10.) Ty Emberson

Emberson, another defenceman, was drafted in the third round (73rd overall) in the 2018 NHL draft. The oldest prospect on this list, he checks in at 6’1” and 194 pounds, giving him decent size on the back end. After being drafted, he would go on to have a three year career with the University of Wisconsin. There, he scored a combined 34 points in 101 games. He also finished the 2020-21 season, following his third NCAA season, with five games in the AHL (one goal). Over the last two years, he has played in the AHL, with 58 and 69 games played, respectively. In those seasons, he scored 11 and 27 points, respectively, more than doubling his point production in year two.

Emberson is more of an old-fashioned, stay-at-home defender at this stage. While his offence did show progression with Hartford after arriving via trade from last season, he still doesn’t pop off the page. He simply just does not get involved in the play very often, opting to hold the point and make simple passes to extend plays. But he is a physical defender, who knows how to keep play to the outside consistently. He may earn a spot if there are injuries to key penalty killers at the NHL level, but it is unlikely at this point. The potential is still there to be an NHL player one day, however.

HM (Round 4 or Later): Adam Edstrom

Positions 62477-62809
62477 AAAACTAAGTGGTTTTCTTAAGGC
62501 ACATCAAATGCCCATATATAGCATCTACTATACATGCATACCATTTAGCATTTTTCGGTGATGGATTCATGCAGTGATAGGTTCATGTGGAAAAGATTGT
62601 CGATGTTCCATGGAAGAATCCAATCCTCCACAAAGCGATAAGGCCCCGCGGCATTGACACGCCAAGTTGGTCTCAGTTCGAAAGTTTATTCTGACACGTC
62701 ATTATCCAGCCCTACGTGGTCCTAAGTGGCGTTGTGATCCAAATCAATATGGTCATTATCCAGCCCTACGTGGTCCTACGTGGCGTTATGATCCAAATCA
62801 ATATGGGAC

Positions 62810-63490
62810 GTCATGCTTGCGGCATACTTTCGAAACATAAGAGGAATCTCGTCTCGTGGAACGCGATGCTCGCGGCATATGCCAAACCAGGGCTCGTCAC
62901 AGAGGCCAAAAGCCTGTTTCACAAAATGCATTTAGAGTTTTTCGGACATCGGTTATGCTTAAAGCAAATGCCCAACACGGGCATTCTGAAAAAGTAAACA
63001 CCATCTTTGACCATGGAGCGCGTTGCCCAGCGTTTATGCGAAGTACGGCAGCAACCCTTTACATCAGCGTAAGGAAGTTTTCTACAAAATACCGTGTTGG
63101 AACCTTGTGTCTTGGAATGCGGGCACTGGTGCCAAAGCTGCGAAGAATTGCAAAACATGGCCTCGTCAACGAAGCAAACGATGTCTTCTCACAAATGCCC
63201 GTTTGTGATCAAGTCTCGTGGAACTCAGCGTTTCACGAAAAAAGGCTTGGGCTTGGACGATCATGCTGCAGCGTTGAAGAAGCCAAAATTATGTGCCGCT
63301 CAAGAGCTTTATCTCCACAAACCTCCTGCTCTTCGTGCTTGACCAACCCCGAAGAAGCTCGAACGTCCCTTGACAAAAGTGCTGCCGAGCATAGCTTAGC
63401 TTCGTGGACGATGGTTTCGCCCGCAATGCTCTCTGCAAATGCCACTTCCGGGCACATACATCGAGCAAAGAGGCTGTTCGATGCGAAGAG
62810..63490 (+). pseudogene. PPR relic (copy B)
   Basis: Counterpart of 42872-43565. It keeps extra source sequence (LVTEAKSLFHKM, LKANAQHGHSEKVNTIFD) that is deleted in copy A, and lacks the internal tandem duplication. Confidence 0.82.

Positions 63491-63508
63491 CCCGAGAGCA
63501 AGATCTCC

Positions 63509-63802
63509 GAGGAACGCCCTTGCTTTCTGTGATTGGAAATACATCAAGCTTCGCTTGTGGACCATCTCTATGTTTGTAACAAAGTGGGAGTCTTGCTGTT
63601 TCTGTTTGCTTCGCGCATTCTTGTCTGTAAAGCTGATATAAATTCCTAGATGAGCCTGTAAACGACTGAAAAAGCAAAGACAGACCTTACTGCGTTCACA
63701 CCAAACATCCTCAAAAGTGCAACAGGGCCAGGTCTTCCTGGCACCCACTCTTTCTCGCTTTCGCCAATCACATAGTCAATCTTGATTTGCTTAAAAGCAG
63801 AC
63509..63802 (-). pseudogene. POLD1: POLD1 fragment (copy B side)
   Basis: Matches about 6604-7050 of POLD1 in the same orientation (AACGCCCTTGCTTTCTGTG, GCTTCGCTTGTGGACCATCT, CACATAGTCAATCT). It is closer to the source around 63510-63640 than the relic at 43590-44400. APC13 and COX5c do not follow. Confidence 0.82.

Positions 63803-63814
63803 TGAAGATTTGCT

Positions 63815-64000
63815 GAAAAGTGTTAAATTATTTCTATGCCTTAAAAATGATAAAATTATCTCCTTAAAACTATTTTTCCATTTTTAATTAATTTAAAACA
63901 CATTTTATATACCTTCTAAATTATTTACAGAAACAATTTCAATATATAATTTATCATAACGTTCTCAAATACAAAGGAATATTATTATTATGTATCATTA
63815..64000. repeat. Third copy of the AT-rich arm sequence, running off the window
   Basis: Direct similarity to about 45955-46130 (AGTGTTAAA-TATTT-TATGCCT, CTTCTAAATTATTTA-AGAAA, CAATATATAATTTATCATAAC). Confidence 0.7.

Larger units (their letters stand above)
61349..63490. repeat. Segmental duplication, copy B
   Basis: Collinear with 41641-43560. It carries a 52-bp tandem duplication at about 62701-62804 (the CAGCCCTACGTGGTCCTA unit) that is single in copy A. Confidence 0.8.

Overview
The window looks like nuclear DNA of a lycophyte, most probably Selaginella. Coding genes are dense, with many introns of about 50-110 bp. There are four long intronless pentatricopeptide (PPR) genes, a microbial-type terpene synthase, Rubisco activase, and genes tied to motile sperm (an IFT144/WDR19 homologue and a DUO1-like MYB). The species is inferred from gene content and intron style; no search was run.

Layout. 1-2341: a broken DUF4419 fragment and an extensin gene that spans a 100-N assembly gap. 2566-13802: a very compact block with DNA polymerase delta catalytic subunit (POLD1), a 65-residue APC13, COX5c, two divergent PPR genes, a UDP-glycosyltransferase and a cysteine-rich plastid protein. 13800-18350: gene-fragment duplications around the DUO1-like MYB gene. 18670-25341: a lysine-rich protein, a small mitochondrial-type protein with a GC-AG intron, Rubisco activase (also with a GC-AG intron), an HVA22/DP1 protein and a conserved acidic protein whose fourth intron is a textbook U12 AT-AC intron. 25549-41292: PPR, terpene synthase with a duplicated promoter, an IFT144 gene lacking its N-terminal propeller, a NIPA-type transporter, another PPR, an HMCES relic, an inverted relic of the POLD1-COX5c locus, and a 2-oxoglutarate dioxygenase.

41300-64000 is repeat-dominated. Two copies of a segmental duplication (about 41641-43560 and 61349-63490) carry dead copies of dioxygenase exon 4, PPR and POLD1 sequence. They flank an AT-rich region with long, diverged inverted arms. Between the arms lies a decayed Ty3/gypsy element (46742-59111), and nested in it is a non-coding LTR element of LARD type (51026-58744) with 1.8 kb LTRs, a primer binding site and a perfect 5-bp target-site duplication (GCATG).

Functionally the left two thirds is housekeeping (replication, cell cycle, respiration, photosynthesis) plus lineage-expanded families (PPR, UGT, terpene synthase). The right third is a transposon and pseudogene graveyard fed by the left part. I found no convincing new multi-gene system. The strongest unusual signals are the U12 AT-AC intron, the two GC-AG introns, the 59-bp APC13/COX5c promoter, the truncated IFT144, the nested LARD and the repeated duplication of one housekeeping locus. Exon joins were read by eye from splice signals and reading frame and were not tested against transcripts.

Edstrom, a giant center drafted in the sixth round (161st overall) in the 2019 NHL draft, adds real size to the New York Rangers prospects pool. Standing at 6’6” and 210 pounds, Edstrom is a menacing center. He was a mainstay over the last four seasons at the SHL level with Rogle BK. Playing against men over a combined 174 games at a young age is impressive. In that time, Edstrom managed 47 points, including 19 points in his final 42 games. Last season, after the 19 point performance in the SHL, he signed his entry-level contract and played three AHL games, scoring one point.

The 23-year-old Edstrom will likely play a full season in the AHL before he gets a true look at the NHL level. But, that’s okay. Edstrom will be rewarded plenty of time to find a rhythm. That said, he is a physical forward, which actually earned him a suspension in the 2020-21 season for five games. But that physical edge, the size he possesses and the maturity in his game projects to the NHL level, albeit in a small role. If he can realize his potential and have a promising first season in the AHL, Edstrom could find himself in a bottom-six role as early as next season, if all things go well.

In The System

At the NHL level, the Rangers feature young players who have already graduated to the NHL level. Those players include Kaapo Kakko, Alexis Lafreniere, Filip Chytil, Braden Schneider, and K’Andre Miller. While Kakko and Lafreniere have yet to hit their strides yet, they still possess untapped potential. Chytil is rounding into form well, while Schneider and Miller are expected to have big roles on the blue line.

Some players who missed the cut for the top-10 are Bobby Trivigno, Karl Henriksson, Ryder Korczak, and Mac Hollowell. Overall, the New York Rangers prospects pool contains some potential studs in the form of Othmann, Perreault, and Cuylle, with a strong supporting cast of role players who project well to the NHL. While the Rangers have proven to not be the best organization when it comes to developing their prospects, they have a decent group on the rise.

Main Photo: Jessica Alcheh-USA TODAY Sports


More Posts

sweater number 15

Behind the Sweater Number: No. 15

Sweater numbers are synonymous with players. Most hockey fans can instantly tell you a great player by the number they wear on their back. There

Send Us A Message